NICHOLAS P. TATONETTI is Herbert Irving Assistant Professor of Biomedical Informatics at Columbia University with interdisciplinary appointments in the Department of Systems Biology and the Department of Medicine. He received a Ph.D. in Biomedical Informatics from Stanford University in 2012, and dual B.S. degrees from Arizona State University in computational mathematics and molecular biosciences/biotechnology in 2008. Dr. Tatonetti's research is focused on advancing our understanding of drug effects and drug combinations through the integration of observational clinical data and high-throughput molecular data. A recognized expert in adverse drug effects, Dr. Tatonetti is responsible for discovering previously unexpected drug interactions causing heart arrhythmias and glucose dysregulation.

Dr. Tatonetti is an Irving Scholar, a Kavli Fellow, the recipient of New Investigator Awards from the American Medical Informatics Association (2016) and the PhRMA Foundation (2014), and has been awarded over $4 million in research funding. His work has received multiple awards in informatics and data science in 2010, 2011, 2012, 2015, and 2016. Dr. Tatonetti's career has been profiled by Science Magazine (2011), Genome Web (2012), and AMIA (2016). He is author on over 90 peer-reviewed scientific publics, inventor on two patents, and his work as been covered by the popular and scientific press, including The New York Times, The Chicago Tribune, and The Boston Globe.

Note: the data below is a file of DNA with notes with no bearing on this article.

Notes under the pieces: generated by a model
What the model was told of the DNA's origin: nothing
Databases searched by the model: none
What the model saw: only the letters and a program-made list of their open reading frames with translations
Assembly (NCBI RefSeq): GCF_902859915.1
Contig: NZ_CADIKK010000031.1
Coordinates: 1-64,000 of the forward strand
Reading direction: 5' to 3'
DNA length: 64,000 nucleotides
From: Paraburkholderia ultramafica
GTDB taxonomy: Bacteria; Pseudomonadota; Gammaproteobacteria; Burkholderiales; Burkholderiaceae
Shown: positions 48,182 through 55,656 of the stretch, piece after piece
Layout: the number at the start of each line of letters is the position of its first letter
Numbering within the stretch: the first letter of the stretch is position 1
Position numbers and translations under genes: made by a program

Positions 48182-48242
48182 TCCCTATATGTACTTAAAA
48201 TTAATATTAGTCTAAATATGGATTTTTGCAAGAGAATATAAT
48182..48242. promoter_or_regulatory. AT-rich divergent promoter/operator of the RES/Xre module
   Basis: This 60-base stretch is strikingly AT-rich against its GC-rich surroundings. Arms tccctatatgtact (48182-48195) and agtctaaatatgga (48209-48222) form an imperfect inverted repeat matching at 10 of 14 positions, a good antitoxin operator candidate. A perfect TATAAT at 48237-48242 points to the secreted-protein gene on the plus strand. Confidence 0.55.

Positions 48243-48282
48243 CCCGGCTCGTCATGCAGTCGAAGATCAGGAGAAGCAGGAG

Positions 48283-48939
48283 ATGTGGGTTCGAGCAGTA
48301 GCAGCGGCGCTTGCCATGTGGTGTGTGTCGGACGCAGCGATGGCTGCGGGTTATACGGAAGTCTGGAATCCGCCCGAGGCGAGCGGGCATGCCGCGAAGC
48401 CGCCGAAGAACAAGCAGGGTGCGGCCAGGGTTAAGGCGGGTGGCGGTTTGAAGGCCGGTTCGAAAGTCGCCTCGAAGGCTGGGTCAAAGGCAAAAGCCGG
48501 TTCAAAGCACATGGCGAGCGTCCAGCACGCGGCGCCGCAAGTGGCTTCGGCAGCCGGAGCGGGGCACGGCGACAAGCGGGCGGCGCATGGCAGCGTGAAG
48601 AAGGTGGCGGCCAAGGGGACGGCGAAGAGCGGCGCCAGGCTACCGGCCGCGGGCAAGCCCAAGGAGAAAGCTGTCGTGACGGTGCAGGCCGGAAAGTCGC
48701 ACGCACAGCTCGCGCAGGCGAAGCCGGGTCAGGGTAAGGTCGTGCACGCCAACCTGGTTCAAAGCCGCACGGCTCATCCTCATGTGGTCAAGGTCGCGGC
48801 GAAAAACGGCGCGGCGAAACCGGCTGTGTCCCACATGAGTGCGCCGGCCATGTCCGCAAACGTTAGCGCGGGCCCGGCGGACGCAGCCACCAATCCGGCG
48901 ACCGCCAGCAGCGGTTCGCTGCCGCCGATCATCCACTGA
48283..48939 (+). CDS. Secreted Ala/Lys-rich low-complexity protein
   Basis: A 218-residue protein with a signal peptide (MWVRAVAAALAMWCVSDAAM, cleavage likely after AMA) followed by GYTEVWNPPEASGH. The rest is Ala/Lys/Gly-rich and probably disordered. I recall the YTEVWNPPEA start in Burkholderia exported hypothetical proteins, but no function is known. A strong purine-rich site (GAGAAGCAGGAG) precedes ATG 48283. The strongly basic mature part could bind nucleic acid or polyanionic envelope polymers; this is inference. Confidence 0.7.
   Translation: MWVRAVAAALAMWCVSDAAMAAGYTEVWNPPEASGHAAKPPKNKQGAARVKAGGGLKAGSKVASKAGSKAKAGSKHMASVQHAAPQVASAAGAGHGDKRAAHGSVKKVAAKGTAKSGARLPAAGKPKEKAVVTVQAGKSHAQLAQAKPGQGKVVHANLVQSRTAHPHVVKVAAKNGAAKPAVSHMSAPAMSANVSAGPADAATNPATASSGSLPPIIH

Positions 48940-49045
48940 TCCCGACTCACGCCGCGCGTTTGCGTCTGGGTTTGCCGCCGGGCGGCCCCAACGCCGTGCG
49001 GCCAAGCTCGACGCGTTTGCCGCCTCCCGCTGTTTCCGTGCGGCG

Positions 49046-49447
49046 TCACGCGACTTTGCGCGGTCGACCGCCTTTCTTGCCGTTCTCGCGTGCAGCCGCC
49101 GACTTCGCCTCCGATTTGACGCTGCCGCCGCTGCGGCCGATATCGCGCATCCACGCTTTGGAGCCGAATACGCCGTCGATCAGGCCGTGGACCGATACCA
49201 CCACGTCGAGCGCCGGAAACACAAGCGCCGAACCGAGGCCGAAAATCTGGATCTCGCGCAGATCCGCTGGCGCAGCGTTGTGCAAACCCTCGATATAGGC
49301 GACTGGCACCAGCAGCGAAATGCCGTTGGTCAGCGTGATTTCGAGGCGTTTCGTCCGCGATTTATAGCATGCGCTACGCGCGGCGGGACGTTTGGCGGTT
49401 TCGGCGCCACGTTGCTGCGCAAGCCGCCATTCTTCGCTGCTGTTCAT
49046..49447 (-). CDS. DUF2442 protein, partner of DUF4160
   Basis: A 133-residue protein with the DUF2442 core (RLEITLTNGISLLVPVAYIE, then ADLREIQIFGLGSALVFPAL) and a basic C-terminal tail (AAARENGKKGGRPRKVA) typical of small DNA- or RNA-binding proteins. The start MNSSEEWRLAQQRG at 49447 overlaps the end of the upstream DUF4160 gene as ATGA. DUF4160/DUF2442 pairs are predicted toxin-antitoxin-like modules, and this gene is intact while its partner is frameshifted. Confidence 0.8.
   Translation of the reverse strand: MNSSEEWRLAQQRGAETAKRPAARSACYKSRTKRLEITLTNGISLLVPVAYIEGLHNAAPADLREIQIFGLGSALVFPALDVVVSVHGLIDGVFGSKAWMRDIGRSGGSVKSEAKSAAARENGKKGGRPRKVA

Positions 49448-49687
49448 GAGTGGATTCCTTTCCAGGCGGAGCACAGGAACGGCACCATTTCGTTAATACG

Dr. Nicholas Tatonetti is assistant professor of biomedical informatics in the Departments of Biomedical Informatics, Systems Biology, and Medicine and is Director of Clinical Informatics at the Institute for Genomic Medicine at Columbia University. He received his PhD from Stanford University where he focused on the development of novel statistical and computational methods for observational data mining. He applied these methods to drug safety surveillance and the discovery of dangerous drug-drug interactions. His lab at Columbia is focused on expanding upon his previous work in detecting, explaining, and validating drug effects and drug interactions from large-scale observational data. Widely published in both clinical and bioinformatics, Dr. Tatonetti is passionate about the integration of hospital data (stored in the electronic health records) and high-dimensional biological data (captured using next-generation sequencing, high-throughput screening, and other "omics" technologies). Dr. Tatonetti has been featured by the New York Times, Genome Web, and Science Careers. His work has been picked up by the mainstream and scientific media and generated thousands of news articles.